29 November 2018

CIBC & TD Bank Q4 2018 Earnings

The Globe and Mail, Tim Kiladze, 29 November 2018

Toronto-Dominion Bank and Canadian Imperial Bank of Commerce can thank a hot U.S. economy for higher profits. But the banks' sizable American operations aren’t expected to deliver as much growth in 2019 because of rising competition.

TD and CIBC, which both released year-end earnings on Thursday, have a lot of exposure to the United States following large acquisitions. Lately, profit growth from those divisions has been encouraging – particularly for TD. The bank, which endured years of anemic returns in its U.S personal and commercial bank after the global financial crisis, saw its annual profit from U.S. retail banking jump 26 per cent to $4.2-billion.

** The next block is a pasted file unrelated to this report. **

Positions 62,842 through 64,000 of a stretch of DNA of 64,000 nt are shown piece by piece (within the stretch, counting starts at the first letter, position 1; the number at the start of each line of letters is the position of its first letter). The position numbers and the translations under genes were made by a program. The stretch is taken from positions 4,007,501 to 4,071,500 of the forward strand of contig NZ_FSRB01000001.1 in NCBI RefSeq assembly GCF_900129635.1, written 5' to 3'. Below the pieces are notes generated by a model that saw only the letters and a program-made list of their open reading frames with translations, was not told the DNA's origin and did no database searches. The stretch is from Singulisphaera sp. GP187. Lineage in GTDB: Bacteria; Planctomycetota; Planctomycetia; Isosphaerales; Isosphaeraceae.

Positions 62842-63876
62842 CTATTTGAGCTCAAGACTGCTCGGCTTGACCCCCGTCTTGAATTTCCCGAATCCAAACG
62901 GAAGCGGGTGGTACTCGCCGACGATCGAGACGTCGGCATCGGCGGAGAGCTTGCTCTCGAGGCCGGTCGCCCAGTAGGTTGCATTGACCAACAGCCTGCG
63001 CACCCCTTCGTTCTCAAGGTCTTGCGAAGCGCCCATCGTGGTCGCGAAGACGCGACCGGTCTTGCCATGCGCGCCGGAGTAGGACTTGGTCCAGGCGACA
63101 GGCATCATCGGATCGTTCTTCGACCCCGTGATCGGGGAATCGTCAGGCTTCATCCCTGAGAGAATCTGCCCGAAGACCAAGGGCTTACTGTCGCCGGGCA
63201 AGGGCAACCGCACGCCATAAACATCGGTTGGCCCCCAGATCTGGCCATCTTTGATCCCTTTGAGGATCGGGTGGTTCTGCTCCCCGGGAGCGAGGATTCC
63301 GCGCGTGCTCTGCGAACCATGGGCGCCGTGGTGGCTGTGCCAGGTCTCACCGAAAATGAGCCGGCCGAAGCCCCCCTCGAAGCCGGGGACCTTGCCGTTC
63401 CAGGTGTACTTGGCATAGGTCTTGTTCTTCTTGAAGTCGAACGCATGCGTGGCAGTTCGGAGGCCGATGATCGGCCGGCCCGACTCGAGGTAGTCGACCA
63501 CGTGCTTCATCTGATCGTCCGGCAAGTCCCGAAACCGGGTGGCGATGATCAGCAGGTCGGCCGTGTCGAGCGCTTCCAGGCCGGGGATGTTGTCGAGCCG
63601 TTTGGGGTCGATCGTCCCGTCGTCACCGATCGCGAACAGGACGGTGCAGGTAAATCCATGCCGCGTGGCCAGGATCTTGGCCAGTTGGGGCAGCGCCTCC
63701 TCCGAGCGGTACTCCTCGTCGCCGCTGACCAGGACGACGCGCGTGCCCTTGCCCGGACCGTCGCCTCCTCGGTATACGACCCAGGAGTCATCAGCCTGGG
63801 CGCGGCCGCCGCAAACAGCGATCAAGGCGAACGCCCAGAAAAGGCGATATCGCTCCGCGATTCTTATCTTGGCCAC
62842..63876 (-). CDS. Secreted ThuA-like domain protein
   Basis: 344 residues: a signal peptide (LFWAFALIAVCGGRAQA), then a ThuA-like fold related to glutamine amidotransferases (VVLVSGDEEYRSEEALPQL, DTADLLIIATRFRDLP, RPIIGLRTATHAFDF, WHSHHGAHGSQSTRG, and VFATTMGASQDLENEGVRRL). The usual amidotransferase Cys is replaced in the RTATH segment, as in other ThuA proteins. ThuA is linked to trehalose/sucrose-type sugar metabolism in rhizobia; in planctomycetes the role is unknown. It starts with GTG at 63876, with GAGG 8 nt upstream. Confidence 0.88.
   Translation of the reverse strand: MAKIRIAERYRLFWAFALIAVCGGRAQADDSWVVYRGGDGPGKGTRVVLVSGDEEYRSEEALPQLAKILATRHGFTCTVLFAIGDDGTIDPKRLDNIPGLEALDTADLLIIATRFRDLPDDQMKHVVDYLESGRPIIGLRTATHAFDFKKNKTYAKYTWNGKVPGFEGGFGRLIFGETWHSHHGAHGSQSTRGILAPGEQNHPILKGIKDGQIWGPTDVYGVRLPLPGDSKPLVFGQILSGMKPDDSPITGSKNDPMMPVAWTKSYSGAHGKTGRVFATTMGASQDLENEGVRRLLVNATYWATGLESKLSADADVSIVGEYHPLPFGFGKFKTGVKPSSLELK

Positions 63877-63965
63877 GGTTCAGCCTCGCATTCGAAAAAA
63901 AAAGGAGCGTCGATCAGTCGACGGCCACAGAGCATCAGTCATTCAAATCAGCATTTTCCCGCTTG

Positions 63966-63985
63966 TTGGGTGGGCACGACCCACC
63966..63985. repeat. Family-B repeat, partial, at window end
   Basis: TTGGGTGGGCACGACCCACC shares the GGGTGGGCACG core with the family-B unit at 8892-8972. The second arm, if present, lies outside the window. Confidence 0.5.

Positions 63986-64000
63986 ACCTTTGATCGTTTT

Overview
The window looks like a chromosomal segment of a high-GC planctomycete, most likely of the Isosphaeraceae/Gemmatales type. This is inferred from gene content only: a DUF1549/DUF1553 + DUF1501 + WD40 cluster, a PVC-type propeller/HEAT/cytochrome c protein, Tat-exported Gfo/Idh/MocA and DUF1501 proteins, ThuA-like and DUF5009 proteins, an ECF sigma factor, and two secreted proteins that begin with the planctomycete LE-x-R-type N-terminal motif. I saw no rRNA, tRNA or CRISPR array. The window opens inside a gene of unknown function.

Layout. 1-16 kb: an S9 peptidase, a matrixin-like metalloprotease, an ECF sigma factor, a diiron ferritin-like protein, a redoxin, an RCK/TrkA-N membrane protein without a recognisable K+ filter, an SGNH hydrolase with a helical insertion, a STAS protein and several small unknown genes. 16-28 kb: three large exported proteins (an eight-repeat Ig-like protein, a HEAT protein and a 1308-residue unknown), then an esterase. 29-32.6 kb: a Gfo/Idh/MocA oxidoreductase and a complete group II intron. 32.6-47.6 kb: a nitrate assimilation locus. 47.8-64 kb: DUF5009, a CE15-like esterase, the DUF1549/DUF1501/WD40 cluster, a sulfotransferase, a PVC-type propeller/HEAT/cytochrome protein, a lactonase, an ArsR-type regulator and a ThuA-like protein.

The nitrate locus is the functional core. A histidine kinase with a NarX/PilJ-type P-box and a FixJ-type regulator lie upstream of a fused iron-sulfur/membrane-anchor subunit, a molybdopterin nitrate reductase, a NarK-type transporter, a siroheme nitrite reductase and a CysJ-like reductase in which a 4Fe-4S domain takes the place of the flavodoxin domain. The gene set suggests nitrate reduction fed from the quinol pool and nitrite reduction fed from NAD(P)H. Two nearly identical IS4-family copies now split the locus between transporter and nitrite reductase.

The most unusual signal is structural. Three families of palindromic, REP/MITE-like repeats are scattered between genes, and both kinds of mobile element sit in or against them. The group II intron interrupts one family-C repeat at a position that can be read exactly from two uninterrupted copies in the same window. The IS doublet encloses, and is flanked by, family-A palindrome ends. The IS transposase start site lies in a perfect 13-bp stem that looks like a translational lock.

Oddly enough, the worry now is that the U.S. economy has been doing too well. The recovery is nearly a decade old and inflation and wages are ticking higher, prompting the Federal Reserve to hike interest rates eight times in the past two years.

Because business is booming, the U.S. banking market has become extremely competitive. “Competition has increased,” DBRS Ltd. analyst Robert Colangelo said. "Even though the U.S. is a very large market, it is limited in how much market share the banks can take – especially on the commercial side.”

Executives from both banks echoed this sentiment in conference calls Thursday. “It certainly has been competitive" when luring commercial deposits, said Greg Braca, group head of U.S. banking at TD.

“We’ve reached a threshold,” said Larry Richman, head of the U.S. region for CIBC. “As rates are rising, clients that have excess cash are wanting to get paid for it.”

Retail and commercial banks make money by attracting low-cost deposits and lending this money out at higher rates. Lately, U.S. banks have been able to charge more per loan, because interest rates have been rising.